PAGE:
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Pocketmags Digital Magazines
Pocketmags Digital Magazines

The Internet



Though the phrase ‘hive mind’ is everywhere nowadays, the phenomenon is sorely lacking. Mob culture’s on the rise, and with it the dominance of unruly, unthinking and uncharitable sentiments. Thank God, then, for The Internet – rather than, obviously, the internet – whose members, following solo projects, have reunited for the Grammynominated band’s fourth album, a blissful, inventive hour of neo-soul distinguished by harmonious singlemindedness. It Gets Better (With Time) glides effortlessly between Syd’s delicious vocals and Steve Lacy’s laidback raps, and Wanna Be builds on a nimble guitar riff like a lost Erykah Badu classic. Bravo, meanwhile, sounds like Minnie Riperton mumbling peacefully in her sleep, while Beat Goes On indulges the group’s jazz inclinations. If Hive Mind seems backward-looking in terms of inspirations, it still sounds timeless and deliriously dizzy (if relaxed), never more than with Roll (Burbank Funk)’s brilliantly simple grind, La Di Da’s diaphanous R&B, or the seductive, demure Stay The Night. Wyndham Wallace

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About Long Live Vinyl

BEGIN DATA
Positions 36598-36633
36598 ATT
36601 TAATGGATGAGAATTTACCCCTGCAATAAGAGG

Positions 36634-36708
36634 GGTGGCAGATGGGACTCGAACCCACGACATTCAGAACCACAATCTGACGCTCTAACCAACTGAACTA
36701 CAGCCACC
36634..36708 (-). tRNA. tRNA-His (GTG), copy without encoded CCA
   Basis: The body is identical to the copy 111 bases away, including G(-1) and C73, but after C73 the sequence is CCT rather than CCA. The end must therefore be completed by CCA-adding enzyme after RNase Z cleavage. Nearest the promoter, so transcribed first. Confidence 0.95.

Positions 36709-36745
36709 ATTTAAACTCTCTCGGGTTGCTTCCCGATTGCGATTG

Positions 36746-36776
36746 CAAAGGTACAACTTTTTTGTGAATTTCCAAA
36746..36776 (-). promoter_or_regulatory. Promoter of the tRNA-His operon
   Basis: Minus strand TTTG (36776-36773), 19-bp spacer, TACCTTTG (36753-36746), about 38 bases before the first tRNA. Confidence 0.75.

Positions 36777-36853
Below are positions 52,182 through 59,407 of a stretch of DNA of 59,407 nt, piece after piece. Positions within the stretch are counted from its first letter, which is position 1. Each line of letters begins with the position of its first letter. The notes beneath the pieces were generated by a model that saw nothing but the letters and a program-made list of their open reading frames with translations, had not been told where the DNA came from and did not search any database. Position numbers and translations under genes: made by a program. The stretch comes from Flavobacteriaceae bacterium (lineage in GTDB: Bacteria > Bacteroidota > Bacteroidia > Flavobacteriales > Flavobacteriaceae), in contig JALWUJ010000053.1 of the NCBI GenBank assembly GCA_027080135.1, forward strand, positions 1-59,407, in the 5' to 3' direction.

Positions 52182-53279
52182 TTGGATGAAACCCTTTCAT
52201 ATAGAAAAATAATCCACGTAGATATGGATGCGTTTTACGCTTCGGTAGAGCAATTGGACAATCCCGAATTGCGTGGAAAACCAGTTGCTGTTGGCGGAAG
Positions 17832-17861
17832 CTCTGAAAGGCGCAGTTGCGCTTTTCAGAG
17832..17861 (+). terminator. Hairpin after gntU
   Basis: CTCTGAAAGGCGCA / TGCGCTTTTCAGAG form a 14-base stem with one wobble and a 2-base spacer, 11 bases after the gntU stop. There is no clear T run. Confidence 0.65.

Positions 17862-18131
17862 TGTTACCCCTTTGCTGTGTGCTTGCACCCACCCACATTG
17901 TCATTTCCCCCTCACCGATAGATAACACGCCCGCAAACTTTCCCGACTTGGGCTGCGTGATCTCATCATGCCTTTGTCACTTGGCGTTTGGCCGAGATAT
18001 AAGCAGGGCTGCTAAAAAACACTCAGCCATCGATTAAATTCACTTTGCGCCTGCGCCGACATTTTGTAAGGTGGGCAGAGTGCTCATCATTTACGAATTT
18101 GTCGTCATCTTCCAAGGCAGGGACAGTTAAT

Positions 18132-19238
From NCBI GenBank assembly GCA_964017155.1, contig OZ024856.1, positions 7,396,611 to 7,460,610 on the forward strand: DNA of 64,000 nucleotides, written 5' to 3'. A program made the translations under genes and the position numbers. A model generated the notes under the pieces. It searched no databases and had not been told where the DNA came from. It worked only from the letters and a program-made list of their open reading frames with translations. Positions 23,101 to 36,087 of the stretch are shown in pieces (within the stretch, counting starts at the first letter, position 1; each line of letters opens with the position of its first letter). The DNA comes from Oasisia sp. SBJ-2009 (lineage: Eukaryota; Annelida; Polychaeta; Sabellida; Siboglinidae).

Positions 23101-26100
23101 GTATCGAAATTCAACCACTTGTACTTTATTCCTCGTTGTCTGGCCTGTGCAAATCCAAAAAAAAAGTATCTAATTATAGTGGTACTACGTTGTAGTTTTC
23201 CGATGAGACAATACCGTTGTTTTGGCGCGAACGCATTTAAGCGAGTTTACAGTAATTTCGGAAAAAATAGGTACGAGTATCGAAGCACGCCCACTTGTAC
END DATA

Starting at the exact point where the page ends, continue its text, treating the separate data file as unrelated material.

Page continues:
In issue 18 of Long Live Vinyl we celebrate the 30th anniversary of Pixies’ classic debut album Surfer Rosa. We’ve left no stone unturned in getting the inside track on the making of the record at Boston’s Q Division Studios as Black Francis, Joey Santiago, Vaughan Oliver and Simon Larbalestier tell Long Live Vinyl about the legacy of an album that inspired David Bowie, Kurt Cobain, Smashing Pumpkins and Radiohead. Plus, we bring you an in-depth review of 4AD’s new Come On Pilgrim… It’s Surfer Rosa Deluxe Edition. Elsewhere in this packed issue of Long Live Vinyl, we speak to teenage duo Let’s Eat Grandma about their superb sophomore album, I’m All Ears, head out on the road with Chicago guitar virtuoso Ryley Walker and tell the story of Small Faces’ legendary Ogdens’ Nut Gone Flake LP. Post-punk fans will want to check out our Essential top 40 – a definitive collector’s guide to the genre, and our Classic Album series focuses on Pulp’s 1995 career-high Different Class. We also hear from legendary photographer Mick Rock about shooting David Bowie, Iggy Pop and Lou Reed, and The Trip visits a cratedigger’s paradise – Amsterdam. If all that’s not enough, you’ll find the widest range of album, turntable and hi-fi accessory reviews anywhere on the newsstand. Enjoy the issue!